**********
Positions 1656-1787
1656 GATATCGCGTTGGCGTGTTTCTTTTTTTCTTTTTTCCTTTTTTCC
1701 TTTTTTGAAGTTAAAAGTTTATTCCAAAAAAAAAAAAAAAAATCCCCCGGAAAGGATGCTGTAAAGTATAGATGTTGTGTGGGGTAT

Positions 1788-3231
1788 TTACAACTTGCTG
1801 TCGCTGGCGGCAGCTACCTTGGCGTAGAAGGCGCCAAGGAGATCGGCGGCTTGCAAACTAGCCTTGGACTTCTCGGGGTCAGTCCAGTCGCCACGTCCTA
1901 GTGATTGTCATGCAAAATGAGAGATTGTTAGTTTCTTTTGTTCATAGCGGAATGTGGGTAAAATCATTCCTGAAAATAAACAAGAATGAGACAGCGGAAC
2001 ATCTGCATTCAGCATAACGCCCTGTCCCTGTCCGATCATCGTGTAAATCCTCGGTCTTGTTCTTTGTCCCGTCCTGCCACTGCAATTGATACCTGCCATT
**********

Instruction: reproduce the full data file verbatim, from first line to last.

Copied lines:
Positions 1656-1787
1656 GATATCGCGTTGGCGTGTTTCTTTTTTTCTTTTTTCCTTTTTTCC
1701 TTTTTTGAAGTTAAAAGTTTATTCCAAAAAAAAAAAAAAAAATCCCCCGGAAAGGATGCTGTAAAGTATAGATGTTGTGTGGGGTAT

Positions 1788-3231
1788 TTACAACTTGCTG
1801 TCGCTGGCGGCAGCTACCTTGGCGTAGAAGGCGCCAAGGAGATCGGCGGCTTGCAAACTAGCCTTGGACTTCTCGGGGTCAGTCCAGTCGCCACGTCCTA
1901 GTGATTGTCATGCAAAATGAGAGATTGTTAGTTTCTTTTGTTCATAGCGGAATGTGGGTAAAATCATTCCTGAAAATAAACAAGAATGAGACAGCGGAAC
2001 ATCTGCATTCAGCATAACGCCCTGTCCCTGTCCGATCATCGTGTAAATCCTCGGTCTTGTTCTTTGTCCCGTCCTGCCACTGCAATTGATACCTGCCATT